Nine more names were added to a grim Saskatoon list last night, as about 50 people participated in a sex trade day of mourning.
About 50 people gathered Monday evening at Pleasant Hill School to remember the women, who were added to an 18-year-long list of 144 names.
The list honours the memory of women who died through murder, suicide, overdoses and disease related to the trade.
Candles were lit and memories shared as people walked down 20th and 21st Streets, which were chosen due to the visibility of sex workers in the area at night.
“I lost too many cousins over tragedies like this,” said Darnell Many Heads, who performed a poem he wrote in honour of all those lost.
“When I was writing it, it kinda took me away. Just the feelings, the expressions and how many are so gone and they’re not here today.”
He said the emotions put into it came from his own struggles and pain experienced while living on the streets.
“ I didn’t have it too good myself,” Many Heads said. “Most of my twenties I was on the streets, so I know how to relate to this cause.”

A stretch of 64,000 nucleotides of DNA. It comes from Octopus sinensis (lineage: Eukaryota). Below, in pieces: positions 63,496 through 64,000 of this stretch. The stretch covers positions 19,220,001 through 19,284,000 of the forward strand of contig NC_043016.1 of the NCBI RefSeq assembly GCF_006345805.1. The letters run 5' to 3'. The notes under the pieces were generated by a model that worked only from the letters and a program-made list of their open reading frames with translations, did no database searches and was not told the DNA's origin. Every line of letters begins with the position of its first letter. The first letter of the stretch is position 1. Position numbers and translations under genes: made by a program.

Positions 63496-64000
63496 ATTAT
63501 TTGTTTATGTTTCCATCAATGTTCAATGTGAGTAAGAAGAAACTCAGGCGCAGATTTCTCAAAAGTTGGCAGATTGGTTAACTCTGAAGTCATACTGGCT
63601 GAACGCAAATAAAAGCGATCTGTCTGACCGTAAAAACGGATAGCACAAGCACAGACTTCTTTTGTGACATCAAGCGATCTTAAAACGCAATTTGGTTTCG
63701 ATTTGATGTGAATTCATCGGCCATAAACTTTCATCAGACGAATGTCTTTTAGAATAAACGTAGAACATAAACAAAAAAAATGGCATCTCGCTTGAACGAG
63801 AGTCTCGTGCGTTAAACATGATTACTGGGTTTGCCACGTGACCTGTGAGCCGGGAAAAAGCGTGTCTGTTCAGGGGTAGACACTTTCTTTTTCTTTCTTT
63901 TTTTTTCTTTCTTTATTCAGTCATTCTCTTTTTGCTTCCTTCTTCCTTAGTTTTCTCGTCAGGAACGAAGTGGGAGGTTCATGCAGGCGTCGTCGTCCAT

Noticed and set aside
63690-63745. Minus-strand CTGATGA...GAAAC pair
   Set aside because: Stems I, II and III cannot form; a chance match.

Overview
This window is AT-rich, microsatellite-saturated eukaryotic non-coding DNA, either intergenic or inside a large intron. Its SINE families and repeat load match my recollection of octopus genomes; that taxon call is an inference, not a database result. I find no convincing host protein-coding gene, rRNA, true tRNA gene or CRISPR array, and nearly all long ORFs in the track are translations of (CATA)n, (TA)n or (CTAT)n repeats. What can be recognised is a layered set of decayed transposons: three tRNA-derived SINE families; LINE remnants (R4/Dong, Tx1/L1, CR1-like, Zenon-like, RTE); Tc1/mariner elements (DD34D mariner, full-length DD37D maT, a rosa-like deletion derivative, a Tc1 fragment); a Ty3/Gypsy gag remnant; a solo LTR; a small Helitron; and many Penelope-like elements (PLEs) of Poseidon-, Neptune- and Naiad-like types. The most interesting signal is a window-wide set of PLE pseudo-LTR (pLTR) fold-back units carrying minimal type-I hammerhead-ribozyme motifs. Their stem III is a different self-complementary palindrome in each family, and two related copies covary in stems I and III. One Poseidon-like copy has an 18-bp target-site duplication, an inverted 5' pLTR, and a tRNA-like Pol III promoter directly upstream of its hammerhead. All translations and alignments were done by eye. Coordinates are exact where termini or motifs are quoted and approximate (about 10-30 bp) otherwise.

Mike Scott said he lost three sisters this year to overdoses.
The musician performed a song called “Day of Mourning,” which tries to convey the realities of being on the street and in the sex trade.
He hopes those who hear it will have a better understanding of what people face in the trade.
“It’s like society’s eye is looking at us,” he said. “They’re looking down upon us for the choices that have been made but they don’t understand.”
Scott mostly wants women in the trade to hear it though.
“I want them to know that they’re loved, that they’re needed, that they’re important, they’re special and they deserve to be happy.”